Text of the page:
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How To Read And Trade An Options Alert

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How To Read And Trade An Options Alert

For the typical stock trader, the options market may seem complicated and irrelevant when it comes to stock prices. After all, if you’re never going to trade options yourself, why should you care about the options market?

Lots of stock traders watch the options market every day. They may not be trading options, but they want to know what options traders are thinking.

Options traders are typically seen as more sophisticated and advanced than the average stock trader. That generalization is particularly considered to be true when it comes to options traders who place extremely large orders. In other words, when somebody makes a huge bet in the options market that a stock is going to go up or down, stock traders take it seriously.

Benzinga Pro provides real-time alerts to subscribers of potentially market-moving options activity. Here’s an example of a recent options alert and how to read it:

The alert starts out with the stock ticker PSX, which represents a Phillips 66 (NYSE: PSX) options trade. “Sept16” is the expiration date of the option contract traded, $75 is the strike price of the contracts and “Call” represents the type of bet that was made.

“Calls” are bets that a stock’s share price will rise and “puts” are bets that it will fall.

In this case, the trader is betting that Phillips 66’s share price will trade well above $75 by the middle of September.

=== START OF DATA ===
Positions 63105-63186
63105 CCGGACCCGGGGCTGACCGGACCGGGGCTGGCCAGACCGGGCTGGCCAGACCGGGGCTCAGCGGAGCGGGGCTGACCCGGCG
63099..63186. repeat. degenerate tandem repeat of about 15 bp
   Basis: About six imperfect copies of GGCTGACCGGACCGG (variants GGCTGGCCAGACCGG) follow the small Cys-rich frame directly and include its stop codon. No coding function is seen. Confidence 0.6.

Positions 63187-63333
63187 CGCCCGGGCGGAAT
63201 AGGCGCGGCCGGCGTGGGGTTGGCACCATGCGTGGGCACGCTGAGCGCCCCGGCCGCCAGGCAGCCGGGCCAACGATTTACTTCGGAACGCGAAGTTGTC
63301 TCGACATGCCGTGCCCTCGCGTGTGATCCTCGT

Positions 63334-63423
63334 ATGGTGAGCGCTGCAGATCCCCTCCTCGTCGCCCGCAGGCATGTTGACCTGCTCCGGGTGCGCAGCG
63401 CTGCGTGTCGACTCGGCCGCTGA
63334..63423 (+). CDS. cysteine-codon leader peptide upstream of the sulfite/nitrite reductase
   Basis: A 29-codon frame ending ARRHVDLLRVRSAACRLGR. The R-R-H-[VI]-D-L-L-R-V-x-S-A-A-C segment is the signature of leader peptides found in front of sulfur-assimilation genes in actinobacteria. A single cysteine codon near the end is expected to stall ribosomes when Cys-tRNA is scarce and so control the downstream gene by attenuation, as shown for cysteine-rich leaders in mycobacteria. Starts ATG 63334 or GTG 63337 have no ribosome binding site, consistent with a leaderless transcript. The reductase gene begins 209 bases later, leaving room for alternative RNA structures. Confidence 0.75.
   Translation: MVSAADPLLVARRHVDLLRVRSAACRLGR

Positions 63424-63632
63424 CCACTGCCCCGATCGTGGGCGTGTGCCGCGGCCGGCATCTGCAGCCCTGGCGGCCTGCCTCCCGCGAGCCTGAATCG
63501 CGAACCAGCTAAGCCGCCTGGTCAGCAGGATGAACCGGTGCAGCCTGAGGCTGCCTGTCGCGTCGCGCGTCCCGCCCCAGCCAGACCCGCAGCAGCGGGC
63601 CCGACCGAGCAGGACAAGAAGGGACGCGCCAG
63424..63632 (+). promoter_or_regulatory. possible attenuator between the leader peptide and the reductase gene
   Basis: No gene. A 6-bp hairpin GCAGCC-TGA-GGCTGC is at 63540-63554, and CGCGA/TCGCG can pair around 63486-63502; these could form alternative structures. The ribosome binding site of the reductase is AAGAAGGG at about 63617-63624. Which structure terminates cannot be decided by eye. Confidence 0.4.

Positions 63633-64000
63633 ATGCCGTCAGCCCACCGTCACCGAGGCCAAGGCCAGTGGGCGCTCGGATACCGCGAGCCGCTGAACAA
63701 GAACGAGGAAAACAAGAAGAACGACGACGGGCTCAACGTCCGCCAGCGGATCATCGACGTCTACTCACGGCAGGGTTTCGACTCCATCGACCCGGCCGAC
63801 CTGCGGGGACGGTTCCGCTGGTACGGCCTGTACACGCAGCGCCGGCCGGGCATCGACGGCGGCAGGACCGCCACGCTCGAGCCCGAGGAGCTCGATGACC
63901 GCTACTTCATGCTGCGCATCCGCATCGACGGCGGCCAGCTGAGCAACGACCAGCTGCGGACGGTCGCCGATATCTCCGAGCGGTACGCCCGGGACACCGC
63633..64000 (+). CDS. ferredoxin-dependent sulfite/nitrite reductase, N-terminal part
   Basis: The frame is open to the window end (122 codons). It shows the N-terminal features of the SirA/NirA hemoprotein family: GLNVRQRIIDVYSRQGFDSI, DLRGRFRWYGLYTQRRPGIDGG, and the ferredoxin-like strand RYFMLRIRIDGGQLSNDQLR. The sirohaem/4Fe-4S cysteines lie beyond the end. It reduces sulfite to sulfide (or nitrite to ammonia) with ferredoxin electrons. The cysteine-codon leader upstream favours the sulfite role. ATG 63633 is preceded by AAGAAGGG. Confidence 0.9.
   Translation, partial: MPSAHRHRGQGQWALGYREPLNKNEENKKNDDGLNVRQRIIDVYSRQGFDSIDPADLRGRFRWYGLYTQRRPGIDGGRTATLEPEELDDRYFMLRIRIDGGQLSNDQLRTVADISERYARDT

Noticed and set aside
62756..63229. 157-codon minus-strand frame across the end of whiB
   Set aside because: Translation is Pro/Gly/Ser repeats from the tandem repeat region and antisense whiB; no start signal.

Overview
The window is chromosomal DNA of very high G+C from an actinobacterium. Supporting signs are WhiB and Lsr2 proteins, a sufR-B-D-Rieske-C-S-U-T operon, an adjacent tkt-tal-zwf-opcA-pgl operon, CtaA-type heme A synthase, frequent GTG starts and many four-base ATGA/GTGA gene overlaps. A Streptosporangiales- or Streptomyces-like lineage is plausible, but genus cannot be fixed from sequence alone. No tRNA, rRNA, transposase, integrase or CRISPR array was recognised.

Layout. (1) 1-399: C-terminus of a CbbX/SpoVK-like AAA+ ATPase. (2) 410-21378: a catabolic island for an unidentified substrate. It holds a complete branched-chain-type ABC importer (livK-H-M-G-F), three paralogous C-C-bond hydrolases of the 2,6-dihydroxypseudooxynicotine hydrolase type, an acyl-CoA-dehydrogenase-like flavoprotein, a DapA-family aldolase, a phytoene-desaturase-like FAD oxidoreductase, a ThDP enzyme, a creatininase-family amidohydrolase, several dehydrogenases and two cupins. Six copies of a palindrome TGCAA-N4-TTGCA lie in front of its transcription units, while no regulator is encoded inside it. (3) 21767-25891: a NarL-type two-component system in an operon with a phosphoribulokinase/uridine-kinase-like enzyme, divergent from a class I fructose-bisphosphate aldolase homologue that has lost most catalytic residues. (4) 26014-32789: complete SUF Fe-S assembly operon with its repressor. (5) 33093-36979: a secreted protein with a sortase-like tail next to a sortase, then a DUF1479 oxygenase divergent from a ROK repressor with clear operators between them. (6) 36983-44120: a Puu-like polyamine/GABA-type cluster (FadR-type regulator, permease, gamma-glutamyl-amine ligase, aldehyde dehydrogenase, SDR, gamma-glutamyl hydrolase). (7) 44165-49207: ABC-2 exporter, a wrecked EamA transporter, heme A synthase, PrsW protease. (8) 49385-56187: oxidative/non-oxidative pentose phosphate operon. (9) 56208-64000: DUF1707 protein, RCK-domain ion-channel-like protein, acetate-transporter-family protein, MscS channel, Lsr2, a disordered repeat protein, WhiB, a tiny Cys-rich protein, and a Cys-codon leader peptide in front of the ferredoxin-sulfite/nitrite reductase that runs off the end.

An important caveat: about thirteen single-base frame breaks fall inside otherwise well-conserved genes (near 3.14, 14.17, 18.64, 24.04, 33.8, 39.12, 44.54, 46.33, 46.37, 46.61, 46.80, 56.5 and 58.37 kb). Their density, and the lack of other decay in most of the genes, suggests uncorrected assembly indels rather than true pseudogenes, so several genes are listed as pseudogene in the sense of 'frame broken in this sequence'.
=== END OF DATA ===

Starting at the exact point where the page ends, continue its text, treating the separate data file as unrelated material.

Related Link: How Do You Trade Options?

Next, a “Sweep” order is a particular kind of option trade that instructs a broker to identify the best prices on the market, regardless of offer size, and fill the order piece-by-piece until the entire order has been filled. Sweep orders may indicate that the trader is prioritizing execution speed over price, a sign that he or she thinks the stock could start moving in a hurry.

“5883” is the order size in our example, but option order sizes can be a bit deceiving. The standard option contract represents 100 shares of underlying stock, meaning that the example trade above represents 588,300 shares of Phillips 66 stock.

“ASK” means that the calls were purchased at the asking price of $1.79/contract. “6010 traded” represents the daily trading volume, and “689 OI” means the contracts have 689 open interest. Open interest is the total amount of option contracts that are currently open.

Finally, “$77.18 Ref.” is the underlying stock’s price at the time of the trade, which provides stock traders with a reference point for any piggyback trading they want to do.

You don’t have to be an option trader to glean useful information from the options market. But of course, as with any type of trading, timing is everything.

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